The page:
As our hotel attendant, Lee, opens the door to our villa suite, I’m busy making a mental note to head back to Zagyosoh’s main building for a dip in the private two-person onsen he’s just shown us. But then, with a knowing smile, Lee guides us through to the sitting room, and with an understated wave of his arm, directs our attention to the terrace. He cannot hide his satisfaction as we spot the square wooden bath with running hot spring water that’s beckoning from one corner. Scrap that mental note – we have our very own private rotenburo (outdoor onsen). What’s more, it’s sitting alongside a shallow pool with cool water that’s black and still and perfect for toe dipping.

As Lee bows and leaves us to change into his-and-hers yukata, which guests are required to wear to dinner at the ryokan’s Japanese restaurant, my partner and I catch each other’s eye with a look that says, “Before we do anything, we’re getting into that onsen!”

Founded 50 years ago, Zagyosoh – which is set within Izu’s Ukiyama hot spring district as well as the Fuji Hakone National Park – has transformed over the years from a small four-room traditional inn to a luxury resort spanning 16,528 square meters. It’s the first Abba Resort in Japan, and as of 2017 it’s also the first and only Japanese ryokan to be accepted as a member of the prestigious Small Luxury Hotels of the World (SLH) group. Its closest station, Izu-Kogen, is just 120 minutes by train from Tokyo, making it an easy retreat from the city, even if just for a night.

However, you’ll need at least a couple of nights here to experience all that’s on offer. Aside from simply wanting to spend forever in your villa, there’s a beach down the road, a mountain in the other direction, golf courses around the corner, and multiple activities at Zagyosoh itself. One of the ryokan’s aims is to share Japanese culture with both locals and tourists, and to that end they’ve installed an art gallery, Gi no Kokoro, which requires a reservation for viewing and boasts antique kimonos, samurai swords, and artwork. To give you an idea of the history held here, one daisho (matched pair of swords) on display was crafted by the late swordsmith Amata Akitsugu, who was named a Living National Treasure in 1997.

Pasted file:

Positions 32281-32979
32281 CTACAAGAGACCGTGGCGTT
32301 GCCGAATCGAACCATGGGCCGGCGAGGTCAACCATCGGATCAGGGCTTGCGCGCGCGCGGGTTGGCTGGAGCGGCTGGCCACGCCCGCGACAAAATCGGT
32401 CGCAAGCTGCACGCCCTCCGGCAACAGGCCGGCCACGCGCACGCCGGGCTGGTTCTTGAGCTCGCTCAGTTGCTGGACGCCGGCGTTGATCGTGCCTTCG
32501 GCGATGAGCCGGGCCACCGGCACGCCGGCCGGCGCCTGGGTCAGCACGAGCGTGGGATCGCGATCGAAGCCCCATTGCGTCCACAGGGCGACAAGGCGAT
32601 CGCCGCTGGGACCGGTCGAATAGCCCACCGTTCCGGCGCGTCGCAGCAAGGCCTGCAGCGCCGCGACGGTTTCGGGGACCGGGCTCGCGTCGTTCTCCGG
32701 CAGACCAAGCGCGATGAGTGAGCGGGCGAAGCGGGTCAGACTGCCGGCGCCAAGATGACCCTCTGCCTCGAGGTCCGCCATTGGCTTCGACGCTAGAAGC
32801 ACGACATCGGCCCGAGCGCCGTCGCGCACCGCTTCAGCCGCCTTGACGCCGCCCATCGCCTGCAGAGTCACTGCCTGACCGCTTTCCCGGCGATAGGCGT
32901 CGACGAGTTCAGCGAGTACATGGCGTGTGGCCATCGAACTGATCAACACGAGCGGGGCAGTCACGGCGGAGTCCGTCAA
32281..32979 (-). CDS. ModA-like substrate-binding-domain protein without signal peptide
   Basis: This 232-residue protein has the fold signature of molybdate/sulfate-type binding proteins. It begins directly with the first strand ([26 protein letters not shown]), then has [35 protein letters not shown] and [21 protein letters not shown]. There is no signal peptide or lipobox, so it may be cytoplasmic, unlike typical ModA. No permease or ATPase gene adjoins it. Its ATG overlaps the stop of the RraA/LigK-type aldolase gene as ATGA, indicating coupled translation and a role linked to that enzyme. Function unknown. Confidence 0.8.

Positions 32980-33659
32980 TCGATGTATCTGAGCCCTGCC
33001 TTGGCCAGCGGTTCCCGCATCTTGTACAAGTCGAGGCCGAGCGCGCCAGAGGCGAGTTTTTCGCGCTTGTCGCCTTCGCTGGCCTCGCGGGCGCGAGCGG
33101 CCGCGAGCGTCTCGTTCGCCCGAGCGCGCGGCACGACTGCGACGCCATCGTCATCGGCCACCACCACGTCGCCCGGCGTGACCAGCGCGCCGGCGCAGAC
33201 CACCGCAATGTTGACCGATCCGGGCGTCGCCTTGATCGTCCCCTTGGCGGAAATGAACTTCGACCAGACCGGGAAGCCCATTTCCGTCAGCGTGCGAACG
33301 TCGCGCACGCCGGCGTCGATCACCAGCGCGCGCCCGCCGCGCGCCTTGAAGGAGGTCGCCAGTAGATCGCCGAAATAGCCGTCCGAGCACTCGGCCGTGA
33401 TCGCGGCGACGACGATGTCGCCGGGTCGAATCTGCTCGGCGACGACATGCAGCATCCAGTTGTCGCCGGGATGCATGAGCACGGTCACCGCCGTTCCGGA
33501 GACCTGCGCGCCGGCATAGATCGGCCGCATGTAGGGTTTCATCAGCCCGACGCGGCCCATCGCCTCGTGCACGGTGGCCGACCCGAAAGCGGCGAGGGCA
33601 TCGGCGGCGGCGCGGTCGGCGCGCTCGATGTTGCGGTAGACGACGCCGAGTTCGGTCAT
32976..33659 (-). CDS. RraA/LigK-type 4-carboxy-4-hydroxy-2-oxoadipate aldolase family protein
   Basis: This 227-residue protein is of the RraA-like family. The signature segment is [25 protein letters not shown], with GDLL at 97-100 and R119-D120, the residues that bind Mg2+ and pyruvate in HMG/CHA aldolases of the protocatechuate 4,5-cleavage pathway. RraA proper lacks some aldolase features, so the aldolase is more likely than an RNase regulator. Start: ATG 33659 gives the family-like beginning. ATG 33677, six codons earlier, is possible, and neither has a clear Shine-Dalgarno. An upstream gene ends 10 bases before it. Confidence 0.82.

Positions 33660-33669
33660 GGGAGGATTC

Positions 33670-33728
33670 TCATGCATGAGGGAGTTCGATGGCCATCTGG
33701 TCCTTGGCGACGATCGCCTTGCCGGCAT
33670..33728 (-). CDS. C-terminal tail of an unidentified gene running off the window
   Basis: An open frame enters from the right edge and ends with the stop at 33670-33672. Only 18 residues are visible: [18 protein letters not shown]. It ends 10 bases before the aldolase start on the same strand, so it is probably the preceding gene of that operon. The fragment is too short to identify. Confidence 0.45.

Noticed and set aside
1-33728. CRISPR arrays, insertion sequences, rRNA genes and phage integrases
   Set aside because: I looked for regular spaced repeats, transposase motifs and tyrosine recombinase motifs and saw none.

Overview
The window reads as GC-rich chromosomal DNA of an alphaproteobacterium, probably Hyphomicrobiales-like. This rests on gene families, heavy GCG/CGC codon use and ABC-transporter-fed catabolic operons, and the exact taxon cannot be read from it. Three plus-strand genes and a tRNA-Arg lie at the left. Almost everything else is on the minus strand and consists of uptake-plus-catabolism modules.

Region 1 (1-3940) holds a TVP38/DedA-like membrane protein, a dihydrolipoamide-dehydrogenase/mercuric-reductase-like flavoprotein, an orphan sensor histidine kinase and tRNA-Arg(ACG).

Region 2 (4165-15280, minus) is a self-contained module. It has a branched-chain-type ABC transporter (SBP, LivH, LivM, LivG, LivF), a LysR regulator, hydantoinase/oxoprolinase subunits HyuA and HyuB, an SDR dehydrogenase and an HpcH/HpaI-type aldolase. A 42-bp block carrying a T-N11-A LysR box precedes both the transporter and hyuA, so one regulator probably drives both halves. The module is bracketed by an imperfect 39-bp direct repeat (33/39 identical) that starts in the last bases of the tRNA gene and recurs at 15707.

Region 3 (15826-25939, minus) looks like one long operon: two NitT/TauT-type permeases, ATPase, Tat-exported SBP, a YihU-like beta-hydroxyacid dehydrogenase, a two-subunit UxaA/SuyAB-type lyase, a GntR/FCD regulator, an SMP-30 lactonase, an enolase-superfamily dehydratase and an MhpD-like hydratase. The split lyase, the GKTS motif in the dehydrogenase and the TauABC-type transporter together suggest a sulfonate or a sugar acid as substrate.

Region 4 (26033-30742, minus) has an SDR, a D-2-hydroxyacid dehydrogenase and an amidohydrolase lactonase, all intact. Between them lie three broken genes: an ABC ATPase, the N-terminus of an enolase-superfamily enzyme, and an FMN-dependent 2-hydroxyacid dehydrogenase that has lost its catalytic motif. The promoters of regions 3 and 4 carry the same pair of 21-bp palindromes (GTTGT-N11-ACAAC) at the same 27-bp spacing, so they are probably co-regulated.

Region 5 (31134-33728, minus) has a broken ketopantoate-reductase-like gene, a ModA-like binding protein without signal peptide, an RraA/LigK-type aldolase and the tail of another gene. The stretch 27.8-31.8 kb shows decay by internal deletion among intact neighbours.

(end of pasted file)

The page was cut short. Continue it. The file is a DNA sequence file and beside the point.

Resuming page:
As for Zagyosoh’s hot springs, there are different types to choose from: a stone open-air bath overlooking a colorful moss garden; a hexagon-shaped open-air bath surrounded by trees and bamboo; two large indoor baths that look out onto old bayberry trees through large glass windows; and two private baths that gaze over treetops towards the Izu sea. Stemming from the Ukiyama Hot Springs, the water is surprisingly mild and feels more like fresh spring water than the salty onsen water I’ve become used to in Japan. It’s apparently particularly good for easing rheumatoid arthritis, nerve pain, and bone or joint pain.

Pathway to the onsen

Hexagon-shaped open-air bath

A few steps from the baths is Neen Spa. It’s a hushed tatami-floored space with forest views, a natural soundtrack courtesy of a waterfall just outside the windows, and all kinds of exquisite aromas – whether emanating from the aromatherapy oils you’re asked to choose between for a full-body massage (we picked the scent of “earth”), or the after-treatment skin-brightening tea that features ingredients like lemongrass, lavender, orange peel and hibiscus. Can’t tear yourself away from your villa? You can also request a treatment in privacy of your room.

Lee gives us a quick ring on the phone to remind us that our dinner booking at Sakura restaurant is in 15 minutes’ time. Perhaps he caught the look in our eyes before he left us alone with the onsen. With obi sashes tied, we walk a couple of minutes up the road to the main building.

Our meal begins with a dish of Japanese spiny lobster, salmon roe and okura with egg yolk sauce. But the most intriguing part of the appetizer is resting, like a precious gem, inside a glass dome. It’s a small ball made up of white lily bulb (similar to mashed potato in terms of texture but with a gentle, floral flavor) covered in purple and blue-tinged jelly, which is meant to represent the hydrangea flower. Why the hydrangea? Because it’s rainy season in Japan during our visit, and the ajisai, as the flower is called in Japanese, is the one associated with this time of year. They really have thought of everything.

Japanese spiny lobster appetizer

“Hydrangea” lily bulb

This is only the start of a nine-course meal that is something of a journey through Japan’s most revered foods. There’s soup with sweetfish and somen noodles, and sashimi served with fresh Amagi wasabi which we grate ourselves using an oroshigane that has a rough surface made of – wait for it – shark skin.

The surprises keep coming as the chefs unveil a huge triangular cut of bluefin tuna, and then (humbly) show off their sushi-making skills. Next, there’s a perfectly prepared slice of premium Kuroge Wagyu served with beet sauce, red miso soup garnished with grilled eggplant, and Shizuoka organic Setoya Momiji tea brulee for dessert.

For a night cap we descend into the mellow cave of Bar Yoimachi. The lights are low, the atmosphere dreamy. After a little while, several fellow guests head off to the adjacent karaoke rooms, beckoning us to join. My partner and I exchange that look again, and as the clock strikes midnight, we’re back in our private onsen, waiting for the magic spell to break.

Zagyosoh invited Tokyo Weekender for a one-night stay at the ryokan. For more information about the hotel, and for contact details, click here.